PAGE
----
BUTLER: Well, you mentioned the University of Chicago connection. So, I would include all of those folks, the Booth, Fama..
RITHOLTZ: Booth, Fama, (Thaler)…
BUTLER: …French, Merton Miller. I got to meet Merton when I first interviewed and all of those folks have transformed the capital market experience and the investor experience in ways that are — were unimaginable at the time. But the whole — the energy, and the passion, and the enthusiasm for the fact that that markets work, that prices are fair, that you got to invest in a way that’s diversified, and low-cost, and tax efficient, those concepts didn’t even hit the radar screen 25 to 30 years ago. It wasn’t sort of poopooed and laughed at. And now, we push forward today and this — when you talk about independent advice, you talk multi factor investing, you talk about holistic wealth management, those concepts are front and center for any client experience. So to see that transform and I know that these guys were part of that and really elevated this is really fun to watch.
RITHOLTZ: Let’s talk about everybody’s favorite question. Tell us about some of your favorite books be they fiction, nonfiction, finance-related, non-finance, what do you read?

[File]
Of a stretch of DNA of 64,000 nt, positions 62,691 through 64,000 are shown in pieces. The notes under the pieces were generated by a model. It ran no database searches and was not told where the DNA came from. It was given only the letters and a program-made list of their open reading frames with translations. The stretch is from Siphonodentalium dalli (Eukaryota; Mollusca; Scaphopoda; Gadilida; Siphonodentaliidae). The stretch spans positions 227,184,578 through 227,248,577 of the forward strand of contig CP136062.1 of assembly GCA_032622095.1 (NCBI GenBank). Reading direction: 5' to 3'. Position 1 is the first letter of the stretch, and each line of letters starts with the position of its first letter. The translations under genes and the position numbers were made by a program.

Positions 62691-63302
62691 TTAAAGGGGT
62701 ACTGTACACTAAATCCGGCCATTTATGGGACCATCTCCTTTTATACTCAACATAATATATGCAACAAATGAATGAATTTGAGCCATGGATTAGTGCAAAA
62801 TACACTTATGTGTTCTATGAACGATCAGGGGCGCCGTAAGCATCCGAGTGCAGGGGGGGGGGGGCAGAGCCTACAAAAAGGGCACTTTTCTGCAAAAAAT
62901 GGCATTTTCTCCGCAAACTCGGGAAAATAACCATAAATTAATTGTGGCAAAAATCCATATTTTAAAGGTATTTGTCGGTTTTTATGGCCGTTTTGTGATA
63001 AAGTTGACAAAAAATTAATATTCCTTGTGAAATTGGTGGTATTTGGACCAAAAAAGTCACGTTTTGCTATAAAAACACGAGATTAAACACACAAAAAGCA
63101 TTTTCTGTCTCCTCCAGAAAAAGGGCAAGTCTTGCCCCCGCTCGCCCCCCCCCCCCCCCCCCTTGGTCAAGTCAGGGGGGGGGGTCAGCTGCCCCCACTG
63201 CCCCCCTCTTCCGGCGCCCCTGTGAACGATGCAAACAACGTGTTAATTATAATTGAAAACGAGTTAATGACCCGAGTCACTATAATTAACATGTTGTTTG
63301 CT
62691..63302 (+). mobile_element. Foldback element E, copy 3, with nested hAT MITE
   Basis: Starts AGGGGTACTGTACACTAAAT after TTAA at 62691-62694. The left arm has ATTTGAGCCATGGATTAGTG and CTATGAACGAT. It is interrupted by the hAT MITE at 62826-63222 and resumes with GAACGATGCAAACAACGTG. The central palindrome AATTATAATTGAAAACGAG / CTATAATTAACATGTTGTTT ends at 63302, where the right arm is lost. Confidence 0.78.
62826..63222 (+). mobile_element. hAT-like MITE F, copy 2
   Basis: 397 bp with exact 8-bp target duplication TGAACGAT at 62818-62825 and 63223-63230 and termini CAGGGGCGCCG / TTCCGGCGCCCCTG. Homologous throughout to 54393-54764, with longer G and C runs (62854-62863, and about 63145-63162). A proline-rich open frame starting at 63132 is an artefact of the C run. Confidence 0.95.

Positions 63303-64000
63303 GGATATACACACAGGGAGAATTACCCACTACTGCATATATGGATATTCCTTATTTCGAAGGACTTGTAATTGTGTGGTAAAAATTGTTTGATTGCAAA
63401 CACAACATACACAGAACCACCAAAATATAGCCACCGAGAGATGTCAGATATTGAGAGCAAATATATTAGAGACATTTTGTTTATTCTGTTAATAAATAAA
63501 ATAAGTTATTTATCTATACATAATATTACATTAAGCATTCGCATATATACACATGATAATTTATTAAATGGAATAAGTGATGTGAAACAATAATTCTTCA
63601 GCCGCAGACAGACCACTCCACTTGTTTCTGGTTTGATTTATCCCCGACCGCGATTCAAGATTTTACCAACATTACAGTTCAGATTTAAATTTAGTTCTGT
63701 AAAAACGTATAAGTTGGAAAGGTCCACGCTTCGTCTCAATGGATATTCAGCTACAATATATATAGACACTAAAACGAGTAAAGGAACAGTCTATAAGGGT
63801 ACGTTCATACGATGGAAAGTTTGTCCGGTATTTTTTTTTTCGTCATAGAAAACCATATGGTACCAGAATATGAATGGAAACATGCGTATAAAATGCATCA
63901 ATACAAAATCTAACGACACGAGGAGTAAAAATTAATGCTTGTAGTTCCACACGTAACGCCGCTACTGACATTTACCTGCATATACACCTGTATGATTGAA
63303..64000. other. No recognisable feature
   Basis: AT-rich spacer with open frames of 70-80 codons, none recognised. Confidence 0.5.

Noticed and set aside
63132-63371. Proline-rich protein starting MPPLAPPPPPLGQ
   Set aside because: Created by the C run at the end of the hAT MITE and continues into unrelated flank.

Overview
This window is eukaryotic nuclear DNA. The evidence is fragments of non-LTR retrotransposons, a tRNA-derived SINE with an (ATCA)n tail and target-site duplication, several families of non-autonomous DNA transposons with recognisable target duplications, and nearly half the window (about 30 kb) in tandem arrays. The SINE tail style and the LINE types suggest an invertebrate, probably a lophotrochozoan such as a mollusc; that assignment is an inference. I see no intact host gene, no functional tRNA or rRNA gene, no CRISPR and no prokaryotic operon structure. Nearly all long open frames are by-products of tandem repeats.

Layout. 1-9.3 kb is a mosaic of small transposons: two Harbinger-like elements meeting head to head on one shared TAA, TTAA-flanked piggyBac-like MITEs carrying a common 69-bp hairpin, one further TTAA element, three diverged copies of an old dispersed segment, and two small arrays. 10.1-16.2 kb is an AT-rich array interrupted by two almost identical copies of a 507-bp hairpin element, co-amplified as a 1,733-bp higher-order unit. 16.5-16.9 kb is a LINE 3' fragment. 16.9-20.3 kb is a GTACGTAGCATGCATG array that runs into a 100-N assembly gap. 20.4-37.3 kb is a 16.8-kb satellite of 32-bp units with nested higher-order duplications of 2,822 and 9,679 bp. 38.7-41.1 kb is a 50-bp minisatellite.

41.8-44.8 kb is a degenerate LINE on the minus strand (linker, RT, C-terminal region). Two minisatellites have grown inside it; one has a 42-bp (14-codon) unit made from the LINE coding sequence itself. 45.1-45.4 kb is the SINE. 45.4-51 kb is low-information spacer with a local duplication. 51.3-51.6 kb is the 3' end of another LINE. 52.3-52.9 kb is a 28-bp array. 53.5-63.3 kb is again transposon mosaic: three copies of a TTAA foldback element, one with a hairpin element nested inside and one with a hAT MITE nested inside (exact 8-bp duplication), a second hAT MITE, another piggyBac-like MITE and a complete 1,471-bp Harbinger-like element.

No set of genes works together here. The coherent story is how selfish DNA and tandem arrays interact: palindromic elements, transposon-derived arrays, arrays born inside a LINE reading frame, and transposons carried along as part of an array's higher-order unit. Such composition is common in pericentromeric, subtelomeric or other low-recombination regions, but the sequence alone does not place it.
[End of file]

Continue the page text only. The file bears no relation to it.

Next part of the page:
BUTLER: I am all about the biography, autobiographies about the journey I love, just understanding people and how they got to where they are, and why they’re — why they act the way they act. So some of the books that I’ve read recently, I read Shoe Dog, Phil Knight…
BUTLER: The Nike — I just read Bruce Springsteen’s Born to Run.
RITHOLTZ: I have that. That’s in my queue and I haven’t gotten to it yet…
BUTLER: Great book.
RITHOLTZ: …because it’s so big.
BUTLER: So big, but…
RITHOLTZ: It’s a little intimidating.
BUTLER: It’s a great, great book, but all of these things really to me it’s about the struggle.
BUTLER: It’s about the journey. People see “success” from people and what you’ll realize and this is what I’ve told David Booth even with Dimensional, people look at Dimensional and say, “Well, what a successful firm, and how amazing, and how great.” But, there are time periods when the concept of indexing wasn’t even — wasn’t accepted by anybody.
BUTLER: There’s a time when small cap stocks, back in the 1980s, when small caps underperform for 10 years…
BUTLER: …of the S&P 500 by 10 percent that…
BUTLER: …that people question whether Dimensional as a firm was really a firm they could deliver small cap stock returns. So there’s always going to be a struggle along the way, but what’s inspiring to me is to watch how that struggle then translates into an action that then leads to this — the success that we’ve seen, so it’s fun to watch…
RITHOLTZ: You mentioned Shoe Dog, what was so surprising in that book is how many times Nike just managed to miss the executioner’s axe. They were on the edge repeatedly in the early days of the company.
BUTLER: Yes. Yes.
RITHOLTZ: Give us one other book. One other thing that you read and really enjoyed.